Learn about the top command and how to customize its sorting.
- [Instructor] So here we're going to run the top command. You can see we've got a good bit of information on the top of top, and we see a refreshed display, and we see at the top because this is sorted by CPU percentage, a command called nthreads, and it's using over 300% of the CPU. Interesting math there. That's because this machine has more than one core, and it must be a multi-threaded program, because it must be running on more than one core.
We can tell top to show all the threads instead of just one command per thread by typing the capital letter H. So if I type that, you'll see the display change, but you won't see me type the H. I'm going to type capital H, and now we see a display, bash there for a sec, and we see nthreads, and we also see bash in there too. And nthreads is there four times because nthreads is a program with four threads.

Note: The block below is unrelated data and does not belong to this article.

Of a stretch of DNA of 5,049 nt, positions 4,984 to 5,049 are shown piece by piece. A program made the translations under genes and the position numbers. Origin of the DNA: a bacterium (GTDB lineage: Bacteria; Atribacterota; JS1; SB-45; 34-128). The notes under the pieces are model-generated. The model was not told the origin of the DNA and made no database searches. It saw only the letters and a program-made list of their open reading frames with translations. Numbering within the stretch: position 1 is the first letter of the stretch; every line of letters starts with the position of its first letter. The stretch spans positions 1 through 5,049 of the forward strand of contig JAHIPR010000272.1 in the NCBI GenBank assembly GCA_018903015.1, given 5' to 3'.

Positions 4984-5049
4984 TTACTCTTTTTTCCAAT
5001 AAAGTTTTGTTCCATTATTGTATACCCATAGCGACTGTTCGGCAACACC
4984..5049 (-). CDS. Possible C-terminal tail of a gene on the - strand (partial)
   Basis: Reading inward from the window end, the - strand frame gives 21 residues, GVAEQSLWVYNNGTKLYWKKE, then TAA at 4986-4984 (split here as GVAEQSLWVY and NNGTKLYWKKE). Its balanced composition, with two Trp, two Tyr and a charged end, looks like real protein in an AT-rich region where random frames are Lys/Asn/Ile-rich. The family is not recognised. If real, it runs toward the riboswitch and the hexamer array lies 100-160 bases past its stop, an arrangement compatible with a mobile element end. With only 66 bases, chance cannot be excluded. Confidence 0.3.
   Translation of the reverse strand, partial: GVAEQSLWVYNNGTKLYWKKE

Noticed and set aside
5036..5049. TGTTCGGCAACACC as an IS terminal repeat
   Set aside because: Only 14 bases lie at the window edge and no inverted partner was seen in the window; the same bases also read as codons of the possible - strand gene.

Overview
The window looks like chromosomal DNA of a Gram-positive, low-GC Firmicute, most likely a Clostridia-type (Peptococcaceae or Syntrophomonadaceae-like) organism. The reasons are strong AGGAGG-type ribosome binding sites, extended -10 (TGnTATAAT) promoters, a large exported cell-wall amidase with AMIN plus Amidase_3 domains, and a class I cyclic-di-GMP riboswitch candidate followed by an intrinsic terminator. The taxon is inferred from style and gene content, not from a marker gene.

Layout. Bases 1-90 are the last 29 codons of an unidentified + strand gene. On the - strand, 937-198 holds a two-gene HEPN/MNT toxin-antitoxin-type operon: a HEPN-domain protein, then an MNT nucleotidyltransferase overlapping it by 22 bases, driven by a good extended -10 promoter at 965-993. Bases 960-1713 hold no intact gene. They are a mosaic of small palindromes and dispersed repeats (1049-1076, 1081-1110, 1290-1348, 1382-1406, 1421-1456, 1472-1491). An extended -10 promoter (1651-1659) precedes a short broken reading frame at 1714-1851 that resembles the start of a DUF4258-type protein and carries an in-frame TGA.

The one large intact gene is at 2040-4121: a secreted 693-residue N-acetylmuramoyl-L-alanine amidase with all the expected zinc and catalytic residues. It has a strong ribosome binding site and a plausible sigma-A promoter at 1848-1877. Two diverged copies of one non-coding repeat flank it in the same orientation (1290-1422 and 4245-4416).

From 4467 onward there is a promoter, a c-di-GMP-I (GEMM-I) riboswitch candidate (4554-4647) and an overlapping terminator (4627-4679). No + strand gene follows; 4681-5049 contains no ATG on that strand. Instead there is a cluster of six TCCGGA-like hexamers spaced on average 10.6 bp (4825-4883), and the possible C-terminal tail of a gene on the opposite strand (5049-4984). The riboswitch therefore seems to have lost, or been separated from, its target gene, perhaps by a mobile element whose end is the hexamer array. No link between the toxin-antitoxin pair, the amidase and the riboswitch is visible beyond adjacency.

So bash is doing some other stuff. But if you look at the process ids for nthreads, you can see they're consecutive. Program started and then it started some new threads. So sometimes that's kind of handy, and if you look a the percentages now, none of them are more than 100%, because you can't be more than 100% on a single CPU. That was a simple example with top, and we see, "Hey! Some stuff that's definitely CPU- (mumbles). You quit top with ctrl+C.
- Timing techniques
- Packages for performance
- Identifying and optimizing CPU bottlenecks
- Finding memory bottlenecks
- Diagnosing disk bottlenecks